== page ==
is to map Document Libraries as mapped network drives. It’s a bit of a hack, but it works, and the only real downsides are having to re-authenticated periodically, and not having access to files while offline.
Contrast that experience with the OneDrive sync. OneDrive is rock solid, and works cross-platform. More importantly, sync errors don’t ever seem to be an issue. Unfortunately, the underlying storage technology with OneDrive has been incompatible with how SharePoint processes files.
This is exactly what the SharePoint developers have been working on. At Ignite, Microsoft announced the public preview version of the new Sync Client that brings all the best aspects of OneDrive to SharePoint. Robust file tracking for changes, cross-platform availability, and best of all… offline placeholders. This means that SharePoint doesn’t even need to put a full copy of every file on your local computer, because that’s a fast track to running out of hard drive space. Instead, SharePoint will keep a very lightweight thumbnail of the files you don’t access very often, weighing in at just a few kilobytes each. When you look through your files, they’ll all look like they’re right there, and when you double click on one that is really only a placeholder, the sync client will kick in, pull in the full file from SharePoint, and you shouldn’t even notice!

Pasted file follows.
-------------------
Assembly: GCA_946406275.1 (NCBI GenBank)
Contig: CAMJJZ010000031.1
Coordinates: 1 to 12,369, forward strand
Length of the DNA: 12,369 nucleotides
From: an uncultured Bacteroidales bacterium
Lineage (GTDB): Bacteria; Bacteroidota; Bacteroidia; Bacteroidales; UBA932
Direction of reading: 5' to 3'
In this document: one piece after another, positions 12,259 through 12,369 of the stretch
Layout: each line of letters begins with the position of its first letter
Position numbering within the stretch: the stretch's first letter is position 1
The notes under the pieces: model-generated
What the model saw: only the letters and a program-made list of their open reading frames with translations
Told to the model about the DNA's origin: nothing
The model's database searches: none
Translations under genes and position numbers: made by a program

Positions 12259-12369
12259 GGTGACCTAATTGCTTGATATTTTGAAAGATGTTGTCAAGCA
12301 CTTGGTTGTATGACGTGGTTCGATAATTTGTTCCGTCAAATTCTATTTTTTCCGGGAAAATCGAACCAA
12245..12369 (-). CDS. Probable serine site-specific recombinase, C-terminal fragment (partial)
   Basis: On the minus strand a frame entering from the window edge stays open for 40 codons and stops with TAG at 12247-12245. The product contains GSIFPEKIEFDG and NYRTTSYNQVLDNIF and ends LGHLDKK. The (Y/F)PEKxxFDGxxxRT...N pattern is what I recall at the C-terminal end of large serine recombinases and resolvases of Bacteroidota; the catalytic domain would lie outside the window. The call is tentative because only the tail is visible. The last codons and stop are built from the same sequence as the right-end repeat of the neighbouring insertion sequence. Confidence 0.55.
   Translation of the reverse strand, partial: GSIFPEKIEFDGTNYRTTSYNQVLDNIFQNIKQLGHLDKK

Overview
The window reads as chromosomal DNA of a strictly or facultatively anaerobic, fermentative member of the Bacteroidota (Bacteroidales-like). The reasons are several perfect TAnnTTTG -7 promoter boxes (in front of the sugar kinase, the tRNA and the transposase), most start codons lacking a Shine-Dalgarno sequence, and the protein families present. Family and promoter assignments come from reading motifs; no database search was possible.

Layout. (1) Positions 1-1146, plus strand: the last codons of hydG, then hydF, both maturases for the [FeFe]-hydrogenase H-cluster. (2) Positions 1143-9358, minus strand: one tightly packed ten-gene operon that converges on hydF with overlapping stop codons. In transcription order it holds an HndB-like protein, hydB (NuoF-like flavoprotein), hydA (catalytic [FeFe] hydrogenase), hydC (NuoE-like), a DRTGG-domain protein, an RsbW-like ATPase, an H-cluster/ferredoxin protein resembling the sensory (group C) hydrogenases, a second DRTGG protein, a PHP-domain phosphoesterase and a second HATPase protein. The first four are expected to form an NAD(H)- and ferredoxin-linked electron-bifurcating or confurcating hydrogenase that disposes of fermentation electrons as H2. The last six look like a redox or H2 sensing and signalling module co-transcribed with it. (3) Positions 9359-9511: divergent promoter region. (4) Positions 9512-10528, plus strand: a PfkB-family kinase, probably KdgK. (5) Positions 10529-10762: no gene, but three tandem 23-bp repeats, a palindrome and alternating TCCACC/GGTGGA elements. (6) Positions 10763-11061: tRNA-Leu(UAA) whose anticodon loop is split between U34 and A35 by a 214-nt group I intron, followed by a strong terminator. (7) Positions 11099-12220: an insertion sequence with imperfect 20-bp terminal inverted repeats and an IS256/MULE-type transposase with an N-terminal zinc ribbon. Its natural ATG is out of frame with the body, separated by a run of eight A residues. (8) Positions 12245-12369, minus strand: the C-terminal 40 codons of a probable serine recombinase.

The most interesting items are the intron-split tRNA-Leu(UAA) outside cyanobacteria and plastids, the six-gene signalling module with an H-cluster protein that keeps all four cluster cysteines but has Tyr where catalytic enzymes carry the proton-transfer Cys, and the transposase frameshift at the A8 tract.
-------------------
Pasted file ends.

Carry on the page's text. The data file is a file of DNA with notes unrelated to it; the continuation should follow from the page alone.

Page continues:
This feature should be generally available at the beginning of next year, but rest assured I’ll be taking the public preview for a test drive!
New Browser Features
Of course, SharePoint is meant to be primarily accessed in the browser, and so the Office 365 team have been busy rolling out new features in this space also. One of my favorite new features doesn’t seem like much, but makes SharePoint a lot more useful. Until now, Document Libraries could only show you a preview of Office documents; Word, Excel, PowerPoint, etc. The new feature expands that list, and will continue to grow as they add more document types. This means if somebody uploads an .EPS file for a print publication, you don’t have to have Adobe Illustrator installed to see what it looks like.